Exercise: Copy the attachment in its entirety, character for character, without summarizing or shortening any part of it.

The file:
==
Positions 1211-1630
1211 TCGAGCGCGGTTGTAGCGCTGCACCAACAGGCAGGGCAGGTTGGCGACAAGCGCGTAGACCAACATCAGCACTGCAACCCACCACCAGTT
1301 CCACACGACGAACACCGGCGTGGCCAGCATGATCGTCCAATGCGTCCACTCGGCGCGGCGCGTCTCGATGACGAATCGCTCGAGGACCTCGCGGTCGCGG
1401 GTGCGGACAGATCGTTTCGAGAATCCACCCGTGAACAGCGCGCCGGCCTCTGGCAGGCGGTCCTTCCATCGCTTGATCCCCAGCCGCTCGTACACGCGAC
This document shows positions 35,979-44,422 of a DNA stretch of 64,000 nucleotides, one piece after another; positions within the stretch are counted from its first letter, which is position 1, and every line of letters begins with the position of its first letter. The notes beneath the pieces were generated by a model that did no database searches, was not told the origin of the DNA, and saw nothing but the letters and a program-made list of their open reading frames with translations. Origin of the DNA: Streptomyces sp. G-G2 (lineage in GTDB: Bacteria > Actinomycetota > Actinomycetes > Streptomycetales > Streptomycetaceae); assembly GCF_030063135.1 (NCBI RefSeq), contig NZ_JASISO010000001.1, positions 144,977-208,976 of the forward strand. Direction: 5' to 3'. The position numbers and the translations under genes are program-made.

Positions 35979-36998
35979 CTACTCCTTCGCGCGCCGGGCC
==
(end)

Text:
Positions 1211-1630
1211 TCGAGCGCGGTTGTAGCGCTGCACCAACAGGCAGGGCAGGTTGGCGACAAGCGCGTAGACCAACATCAGCACTGCAACCCACCACCAGTT
1301 CCACACGACGAACACCGGCGTGGCCAGCATGATCGTCCAATGCGTCCACTCGGCGCGGCGCGTCTCGATGACGAATCGCTCGAGGACCTCGCGGTCGCGG
1401 GTGCGGACAGATCGTTTCGAGAATCCACCCGTGAACAGCGCGCCGGCCTCTGGCAGGCGGTCCTTCCATCGCTTGATCCCCAGCCGCTCGTACACGCGAC
This document shows positions 35,979-44,422 of a DNA stretch of 64,000 nucleotides, one piece after another; positions within the stretch are counted from its first letter, which is position 1, and every line of letters begins with the position of its first letter. The notes beneath the pieces were generated by a model that did no database searches, was not told the origin of the DNA, and saw nothing but the letters and a program-made list of their open reading frames with translations. Origin of the DNA: Streptomyces sp. G-G2 (lineage in GTDB: Bacteria > Actinomycetota > Actinomycetes > Streptomycetales > Streptomycetaceae); assembly GCF_030063135.1 (NCBI RefSeq), contig NZ_JASISO010000001.1, positions 144,977-208,976 of the forward strand. Direction: 5' to 3'. The position numbers and the translations under genes are program-made.

Positions 35979-36998
35979 CTACTCCTTCGCGCGCCGGGCC